Proven Link: tension headaches and weak neck muscles

The muscles of the back of the neck have the important job of keeping your head from falling forward. Without them you’d constantly be planting your face in your soup.

The trouble is, today’s jobs require you to spend too much time with your head hanging forward and your eyes glued to the computer screen. That overloads those extensor muscles in the back of the neck. Weakness of these muscles has now been proven to be linked to headache and neck pain.

That means that a program to alleviate tension headache has to include strengthening exercises for the neck extensors.

I’ve devised an optimal strengthening exercise for these muscles. Here’s the most basic version

  1. Find a stool (a padded one works best – or else place a pillow on top of it)
  2. Lie face down with your chest on the stool. Your head and about two inches of your upper back should hang forward over the stool.
  3. Slowly lift your head until it’s aligned with your upper back. This activates the important neck extensor muscles.
  4. Slowly lower, then repeat 6-8 times.

You can try this at home. Of course, if it hurts or feels wrong, stop immediately.)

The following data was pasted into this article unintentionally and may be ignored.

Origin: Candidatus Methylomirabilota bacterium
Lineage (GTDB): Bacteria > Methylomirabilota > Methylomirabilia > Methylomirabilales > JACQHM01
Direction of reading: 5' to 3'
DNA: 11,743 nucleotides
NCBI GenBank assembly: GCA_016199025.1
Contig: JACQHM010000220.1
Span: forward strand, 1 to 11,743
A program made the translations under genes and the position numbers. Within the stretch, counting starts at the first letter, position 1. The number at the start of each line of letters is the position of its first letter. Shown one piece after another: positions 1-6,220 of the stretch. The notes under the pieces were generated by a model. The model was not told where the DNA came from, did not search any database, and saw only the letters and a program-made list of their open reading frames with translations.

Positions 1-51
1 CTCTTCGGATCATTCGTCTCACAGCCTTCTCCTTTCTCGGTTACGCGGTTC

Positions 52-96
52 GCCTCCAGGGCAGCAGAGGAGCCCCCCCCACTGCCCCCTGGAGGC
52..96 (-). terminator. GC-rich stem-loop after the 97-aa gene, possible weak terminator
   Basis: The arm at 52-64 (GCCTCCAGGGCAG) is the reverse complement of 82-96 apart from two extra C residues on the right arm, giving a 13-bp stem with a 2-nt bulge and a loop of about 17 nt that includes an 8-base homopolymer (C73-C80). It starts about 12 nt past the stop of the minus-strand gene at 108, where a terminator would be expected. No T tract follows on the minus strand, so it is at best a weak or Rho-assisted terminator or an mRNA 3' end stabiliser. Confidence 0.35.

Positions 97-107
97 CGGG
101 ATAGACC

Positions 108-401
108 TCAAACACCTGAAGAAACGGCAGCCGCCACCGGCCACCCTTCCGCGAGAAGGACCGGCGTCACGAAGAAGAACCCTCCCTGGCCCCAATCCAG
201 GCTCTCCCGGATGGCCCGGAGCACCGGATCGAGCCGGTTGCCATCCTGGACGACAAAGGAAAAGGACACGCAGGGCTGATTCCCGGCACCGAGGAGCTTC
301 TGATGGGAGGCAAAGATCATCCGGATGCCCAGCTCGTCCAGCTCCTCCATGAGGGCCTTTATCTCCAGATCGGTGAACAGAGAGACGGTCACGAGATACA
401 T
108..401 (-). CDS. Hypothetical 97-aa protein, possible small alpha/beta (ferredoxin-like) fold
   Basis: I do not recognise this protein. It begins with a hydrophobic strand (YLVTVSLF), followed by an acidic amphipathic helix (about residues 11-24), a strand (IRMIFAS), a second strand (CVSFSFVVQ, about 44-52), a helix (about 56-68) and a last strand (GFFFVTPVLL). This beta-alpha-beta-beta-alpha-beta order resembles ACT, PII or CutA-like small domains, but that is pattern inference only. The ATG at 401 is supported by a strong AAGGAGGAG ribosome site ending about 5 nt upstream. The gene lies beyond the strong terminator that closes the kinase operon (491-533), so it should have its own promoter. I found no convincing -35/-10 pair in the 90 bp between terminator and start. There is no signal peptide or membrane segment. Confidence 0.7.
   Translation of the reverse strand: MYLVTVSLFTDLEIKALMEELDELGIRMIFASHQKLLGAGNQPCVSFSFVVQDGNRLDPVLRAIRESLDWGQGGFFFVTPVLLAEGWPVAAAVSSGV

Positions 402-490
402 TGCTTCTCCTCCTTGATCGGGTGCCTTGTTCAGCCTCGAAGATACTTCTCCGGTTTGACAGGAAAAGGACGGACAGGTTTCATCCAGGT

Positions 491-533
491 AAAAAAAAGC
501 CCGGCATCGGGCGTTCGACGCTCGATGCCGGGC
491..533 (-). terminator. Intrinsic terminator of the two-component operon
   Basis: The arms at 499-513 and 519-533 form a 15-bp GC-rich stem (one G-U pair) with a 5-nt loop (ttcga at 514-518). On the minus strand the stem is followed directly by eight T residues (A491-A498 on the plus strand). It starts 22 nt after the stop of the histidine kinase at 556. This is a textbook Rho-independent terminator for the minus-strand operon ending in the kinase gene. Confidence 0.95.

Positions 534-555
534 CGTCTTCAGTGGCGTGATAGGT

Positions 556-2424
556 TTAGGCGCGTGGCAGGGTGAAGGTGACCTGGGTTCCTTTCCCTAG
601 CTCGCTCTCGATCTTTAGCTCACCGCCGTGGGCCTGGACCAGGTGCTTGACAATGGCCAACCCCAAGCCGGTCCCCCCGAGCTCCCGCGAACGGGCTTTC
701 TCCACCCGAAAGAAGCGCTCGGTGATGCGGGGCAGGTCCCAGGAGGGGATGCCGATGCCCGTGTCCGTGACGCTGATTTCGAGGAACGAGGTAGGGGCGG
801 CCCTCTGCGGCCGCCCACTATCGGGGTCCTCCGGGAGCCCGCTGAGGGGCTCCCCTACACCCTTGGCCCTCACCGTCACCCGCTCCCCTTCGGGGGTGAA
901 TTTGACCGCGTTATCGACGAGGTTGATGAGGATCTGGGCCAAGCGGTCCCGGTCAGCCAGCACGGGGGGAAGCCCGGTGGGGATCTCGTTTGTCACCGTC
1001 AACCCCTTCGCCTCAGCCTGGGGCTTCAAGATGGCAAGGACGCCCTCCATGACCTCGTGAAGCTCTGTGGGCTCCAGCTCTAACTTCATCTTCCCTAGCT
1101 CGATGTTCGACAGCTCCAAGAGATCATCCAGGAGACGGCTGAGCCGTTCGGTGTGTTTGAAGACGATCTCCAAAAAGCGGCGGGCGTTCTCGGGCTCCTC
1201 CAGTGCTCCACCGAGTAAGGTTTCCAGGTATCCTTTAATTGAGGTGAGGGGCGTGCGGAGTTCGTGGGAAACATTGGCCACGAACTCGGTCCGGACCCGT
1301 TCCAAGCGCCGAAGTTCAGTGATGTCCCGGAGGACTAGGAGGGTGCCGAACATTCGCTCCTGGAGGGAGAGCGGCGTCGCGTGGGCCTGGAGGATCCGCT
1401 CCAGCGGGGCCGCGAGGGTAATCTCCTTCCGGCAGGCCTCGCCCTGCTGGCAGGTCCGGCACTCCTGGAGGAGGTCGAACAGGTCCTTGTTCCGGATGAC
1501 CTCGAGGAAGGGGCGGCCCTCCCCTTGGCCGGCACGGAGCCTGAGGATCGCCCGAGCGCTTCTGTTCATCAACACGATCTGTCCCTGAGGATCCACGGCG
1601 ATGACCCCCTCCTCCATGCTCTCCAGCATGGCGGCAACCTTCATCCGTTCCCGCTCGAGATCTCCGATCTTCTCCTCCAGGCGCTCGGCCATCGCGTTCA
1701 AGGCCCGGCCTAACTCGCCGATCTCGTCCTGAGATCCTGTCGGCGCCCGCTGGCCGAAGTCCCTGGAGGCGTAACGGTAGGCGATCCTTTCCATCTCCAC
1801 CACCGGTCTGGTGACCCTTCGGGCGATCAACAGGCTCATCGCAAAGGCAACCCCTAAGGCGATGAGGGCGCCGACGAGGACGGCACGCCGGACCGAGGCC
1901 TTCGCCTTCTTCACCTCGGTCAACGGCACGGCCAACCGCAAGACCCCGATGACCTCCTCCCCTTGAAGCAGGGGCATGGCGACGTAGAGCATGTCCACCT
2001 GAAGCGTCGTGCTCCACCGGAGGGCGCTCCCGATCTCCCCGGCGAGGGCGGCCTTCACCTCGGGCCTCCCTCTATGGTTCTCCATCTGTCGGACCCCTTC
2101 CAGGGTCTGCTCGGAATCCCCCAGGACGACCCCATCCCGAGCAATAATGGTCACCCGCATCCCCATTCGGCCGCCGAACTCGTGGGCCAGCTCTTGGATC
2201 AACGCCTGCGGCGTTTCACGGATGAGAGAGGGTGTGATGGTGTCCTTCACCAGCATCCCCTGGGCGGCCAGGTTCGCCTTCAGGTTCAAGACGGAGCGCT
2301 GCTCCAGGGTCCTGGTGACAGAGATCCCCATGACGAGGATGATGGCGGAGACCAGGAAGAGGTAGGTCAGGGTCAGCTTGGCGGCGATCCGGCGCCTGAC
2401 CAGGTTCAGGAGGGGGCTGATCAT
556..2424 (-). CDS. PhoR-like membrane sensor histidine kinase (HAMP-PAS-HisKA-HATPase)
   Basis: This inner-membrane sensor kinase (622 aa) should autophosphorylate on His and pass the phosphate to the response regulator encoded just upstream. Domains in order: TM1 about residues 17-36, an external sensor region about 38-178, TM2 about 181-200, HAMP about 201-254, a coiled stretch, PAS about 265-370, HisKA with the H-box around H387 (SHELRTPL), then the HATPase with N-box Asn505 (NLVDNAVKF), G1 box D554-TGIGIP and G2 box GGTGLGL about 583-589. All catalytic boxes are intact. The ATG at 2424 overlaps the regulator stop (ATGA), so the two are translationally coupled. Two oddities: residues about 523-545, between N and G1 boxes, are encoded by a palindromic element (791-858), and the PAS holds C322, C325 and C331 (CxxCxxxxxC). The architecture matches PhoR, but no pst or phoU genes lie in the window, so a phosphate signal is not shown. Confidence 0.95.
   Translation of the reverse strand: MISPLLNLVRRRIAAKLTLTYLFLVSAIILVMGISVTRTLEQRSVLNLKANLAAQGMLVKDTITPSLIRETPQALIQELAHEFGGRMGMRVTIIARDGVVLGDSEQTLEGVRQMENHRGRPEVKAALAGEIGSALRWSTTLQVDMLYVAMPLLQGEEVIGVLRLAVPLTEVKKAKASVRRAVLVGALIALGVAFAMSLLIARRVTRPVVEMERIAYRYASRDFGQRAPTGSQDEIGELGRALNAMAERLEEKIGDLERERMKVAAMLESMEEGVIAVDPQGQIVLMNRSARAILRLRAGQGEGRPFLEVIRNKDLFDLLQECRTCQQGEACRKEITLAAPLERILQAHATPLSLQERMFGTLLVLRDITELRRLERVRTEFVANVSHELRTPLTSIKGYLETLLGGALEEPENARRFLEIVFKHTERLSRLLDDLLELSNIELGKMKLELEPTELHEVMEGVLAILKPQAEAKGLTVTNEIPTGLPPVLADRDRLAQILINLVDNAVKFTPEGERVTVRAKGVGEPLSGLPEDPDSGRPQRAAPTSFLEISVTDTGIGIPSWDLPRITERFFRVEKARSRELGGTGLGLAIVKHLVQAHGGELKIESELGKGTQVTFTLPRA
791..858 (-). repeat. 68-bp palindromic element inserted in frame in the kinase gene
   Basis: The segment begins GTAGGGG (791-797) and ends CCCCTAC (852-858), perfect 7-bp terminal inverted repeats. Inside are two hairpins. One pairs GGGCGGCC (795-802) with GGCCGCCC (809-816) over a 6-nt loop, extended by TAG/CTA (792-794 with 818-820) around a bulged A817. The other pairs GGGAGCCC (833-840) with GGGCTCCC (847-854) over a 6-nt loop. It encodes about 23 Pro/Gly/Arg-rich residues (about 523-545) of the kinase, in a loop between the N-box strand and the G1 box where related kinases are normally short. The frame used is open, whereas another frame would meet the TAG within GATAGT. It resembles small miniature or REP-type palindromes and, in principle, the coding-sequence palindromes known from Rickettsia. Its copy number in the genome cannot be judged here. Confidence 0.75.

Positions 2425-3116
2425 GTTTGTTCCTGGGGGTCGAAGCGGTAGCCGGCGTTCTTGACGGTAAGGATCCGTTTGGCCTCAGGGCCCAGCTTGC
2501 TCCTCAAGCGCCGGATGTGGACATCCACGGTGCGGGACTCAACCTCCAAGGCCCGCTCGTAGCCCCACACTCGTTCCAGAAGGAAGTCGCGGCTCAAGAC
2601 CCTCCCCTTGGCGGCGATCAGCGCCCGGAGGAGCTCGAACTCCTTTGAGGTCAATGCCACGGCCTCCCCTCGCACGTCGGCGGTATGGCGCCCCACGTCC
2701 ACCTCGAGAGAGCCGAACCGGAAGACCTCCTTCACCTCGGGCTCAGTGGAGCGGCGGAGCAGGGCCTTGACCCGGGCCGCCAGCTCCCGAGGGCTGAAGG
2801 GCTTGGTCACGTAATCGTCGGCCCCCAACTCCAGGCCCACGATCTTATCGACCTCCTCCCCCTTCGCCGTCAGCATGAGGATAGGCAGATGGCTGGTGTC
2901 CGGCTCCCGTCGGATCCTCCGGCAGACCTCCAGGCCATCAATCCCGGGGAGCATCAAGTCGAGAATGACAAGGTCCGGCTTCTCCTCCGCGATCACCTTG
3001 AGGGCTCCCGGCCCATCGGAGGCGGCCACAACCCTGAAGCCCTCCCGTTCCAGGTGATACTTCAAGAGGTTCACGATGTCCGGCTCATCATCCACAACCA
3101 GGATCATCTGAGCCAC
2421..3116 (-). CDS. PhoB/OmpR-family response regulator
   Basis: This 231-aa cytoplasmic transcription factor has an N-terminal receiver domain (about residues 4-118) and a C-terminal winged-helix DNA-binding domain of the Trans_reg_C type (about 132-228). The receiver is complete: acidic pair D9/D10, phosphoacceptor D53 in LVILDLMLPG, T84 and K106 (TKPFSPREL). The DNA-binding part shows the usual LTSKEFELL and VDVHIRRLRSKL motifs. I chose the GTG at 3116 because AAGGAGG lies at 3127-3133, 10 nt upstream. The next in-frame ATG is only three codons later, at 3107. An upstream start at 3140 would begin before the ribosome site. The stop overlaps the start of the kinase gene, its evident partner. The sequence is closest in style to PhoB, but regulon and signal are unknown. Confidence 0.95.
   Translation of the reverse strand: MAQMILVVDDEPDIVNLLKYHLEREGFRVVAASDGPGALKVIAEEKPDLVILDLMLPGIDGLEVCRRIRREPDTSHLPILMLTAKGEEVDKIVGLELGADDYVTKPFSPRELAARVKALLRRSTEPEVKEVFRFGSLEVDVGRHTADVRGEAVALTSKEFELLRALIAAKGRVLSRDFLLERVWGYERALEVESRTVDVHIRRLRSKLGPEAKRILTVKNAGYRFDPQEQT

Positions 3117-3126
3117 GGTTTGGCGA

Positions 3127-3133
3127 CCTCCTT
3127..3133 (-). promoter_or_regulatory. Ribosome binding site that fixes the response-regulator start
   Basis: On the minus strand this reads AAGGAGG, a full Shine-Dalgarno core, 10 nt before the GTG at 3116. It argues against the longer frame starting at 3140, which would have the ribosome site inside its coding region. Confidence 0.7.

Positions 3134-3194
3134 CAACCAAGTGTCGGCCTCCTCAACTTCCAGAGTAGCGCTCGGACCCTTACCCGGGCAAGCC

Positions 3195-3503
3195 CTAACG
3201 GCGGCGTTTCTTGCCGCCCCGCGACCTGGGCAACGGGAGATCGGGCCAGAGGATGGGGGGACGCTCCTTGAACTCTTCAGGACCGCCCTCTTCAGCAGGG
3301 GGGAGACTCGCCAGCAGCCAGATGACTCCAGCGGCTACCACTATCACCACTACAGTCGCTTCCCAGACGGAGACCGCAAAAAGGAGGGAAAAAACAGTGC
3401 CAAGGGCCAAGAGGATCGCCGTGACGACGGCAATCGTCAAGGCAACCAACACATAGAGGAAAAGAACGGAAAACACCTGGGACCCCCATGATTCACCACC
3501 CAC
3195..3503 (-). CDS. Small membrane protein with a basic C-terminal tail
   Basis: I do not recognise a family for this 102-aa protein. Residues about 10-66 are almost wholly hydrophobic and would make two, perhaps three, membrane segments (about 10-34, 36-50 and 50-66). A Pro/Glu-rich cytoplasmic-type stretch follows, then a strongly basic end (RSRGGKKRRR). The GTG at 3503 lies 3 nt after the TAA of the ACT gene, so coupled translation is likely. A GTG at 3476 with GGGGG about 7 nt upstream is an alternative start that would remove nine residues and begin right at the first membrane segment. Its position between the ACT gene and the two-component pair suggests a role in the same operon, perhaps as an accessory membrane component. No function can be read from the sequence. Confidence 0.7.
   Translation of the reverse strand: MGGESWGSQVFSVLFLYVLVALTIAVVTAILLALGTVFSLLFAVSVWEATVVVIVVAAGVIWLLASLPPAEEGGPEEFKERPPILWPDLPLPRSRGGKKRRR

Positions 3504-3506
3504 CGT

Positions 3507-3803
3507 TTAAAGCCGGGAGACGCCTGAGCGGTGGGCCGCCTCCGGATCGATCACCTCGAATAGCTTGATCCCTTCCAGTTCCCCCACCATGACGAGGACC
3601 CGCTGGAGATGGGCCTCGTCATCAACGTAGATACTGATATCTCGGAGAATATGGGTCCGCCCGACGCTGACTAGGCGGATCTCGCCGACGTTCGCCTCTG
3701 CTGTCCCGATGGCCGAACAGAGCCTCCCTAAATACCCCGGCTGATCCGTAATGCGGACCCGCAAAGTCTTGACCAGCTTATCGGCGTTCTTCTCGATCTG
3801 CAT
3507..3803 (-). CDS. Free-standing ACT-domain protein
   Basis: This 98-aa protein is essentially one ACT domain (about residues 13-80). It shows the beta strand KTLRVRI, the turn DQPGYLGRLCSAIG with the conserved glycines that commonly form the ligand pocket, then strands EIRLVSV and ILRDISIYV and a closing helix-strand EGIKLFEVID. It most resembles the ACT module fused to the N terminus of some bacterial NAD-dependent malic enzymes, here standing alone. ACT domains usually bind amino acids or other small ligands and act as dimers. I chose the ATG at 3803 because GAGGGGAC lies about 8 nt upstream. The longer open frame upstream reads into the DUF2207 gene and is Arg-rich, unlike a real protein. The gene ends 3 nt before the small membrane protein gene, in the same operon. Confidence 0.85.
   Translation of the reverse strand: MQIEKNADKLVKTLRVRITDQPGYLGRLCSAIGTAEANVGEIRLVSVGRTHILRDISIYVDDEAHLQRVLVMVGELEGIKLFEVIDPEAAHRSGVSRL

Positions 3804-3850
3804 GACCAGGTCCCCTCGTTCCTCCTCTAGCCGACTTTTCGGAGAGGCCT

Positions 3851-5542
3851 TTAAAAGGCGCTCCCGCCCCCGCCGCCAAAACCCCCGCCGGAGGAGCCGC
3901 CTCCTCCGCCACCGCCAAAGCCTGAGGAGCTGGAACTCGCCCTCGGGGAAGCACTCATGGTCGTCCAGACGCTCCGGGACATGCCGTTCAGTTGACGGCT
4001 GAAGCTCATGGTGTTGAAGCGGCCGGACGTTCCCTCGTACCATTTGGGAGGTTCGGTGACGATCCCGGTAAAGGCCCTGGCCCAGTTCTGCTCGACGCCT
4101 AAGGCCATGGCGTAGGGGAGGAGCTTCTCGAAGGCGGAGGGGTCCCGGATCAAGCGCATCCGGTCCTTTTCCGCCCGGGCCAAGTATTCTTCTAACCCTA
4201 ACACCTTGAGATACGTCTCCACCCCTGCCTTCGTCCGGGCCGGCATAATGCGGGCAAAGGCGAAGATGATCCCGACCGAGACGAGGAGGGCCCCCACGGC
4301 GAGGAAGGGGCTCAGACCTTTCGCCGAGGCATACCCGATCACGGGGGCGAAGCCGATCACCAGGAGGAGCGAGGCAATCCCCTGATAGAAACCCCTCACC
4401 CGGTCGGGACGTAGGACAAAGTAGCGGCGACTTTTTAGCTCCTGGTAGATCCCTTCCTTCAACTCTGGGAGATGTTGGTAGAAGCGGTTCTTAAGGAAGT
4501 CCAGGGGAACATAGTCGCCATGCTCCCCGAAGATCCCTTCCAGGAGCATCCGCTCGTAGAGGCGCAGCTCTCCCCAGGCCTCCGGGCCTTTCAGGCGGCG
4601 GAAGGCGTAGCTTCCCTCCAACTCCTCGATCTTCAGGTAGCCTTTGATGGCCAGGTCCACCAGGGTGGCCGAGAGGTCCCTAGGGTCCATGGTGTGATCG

Although you might find your headaches getting better just from this one exercise, most people with headaches need a more comprehensive approach.

A more effective plan for fixing your headache pattern has 4 parts. Here’s how I incorporate them into my practice:

  1. Strengthen your neck muscles. Starting with the basic exercise outlined above, I show you ways to make it successively more challenging to boost your functional neck strength effectively.
  2. Release the tight knots of the neck muscles. Hands-on treatment with trigger point therapy, myofascial release, and NeuroTactile ™ Therapy can all help.
  3. Improve your body alignment with proper ergonomic design and postural awareness. In my practice I teach the important factors in spine alignment and help your body incorporate them as an unconscious habit.
  4. Unlock restricted motion of the joints of the neck and upper back. That’s the role of the joint play maneuvers I utilize, including basic chiropractic adjustments.

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About Ronald Lavine, D.C.

Dr. Lavine has more than thirty years' experience helping patients alleviate pain and restore health using diverse, scientifically-based manual therapy and therapeutic exercise and alignment methods. His website, askdrlavine.com, provides more information about his approach. Please contact him at drlavine@yourbodyofknowledge.com or at 212-400-9663.
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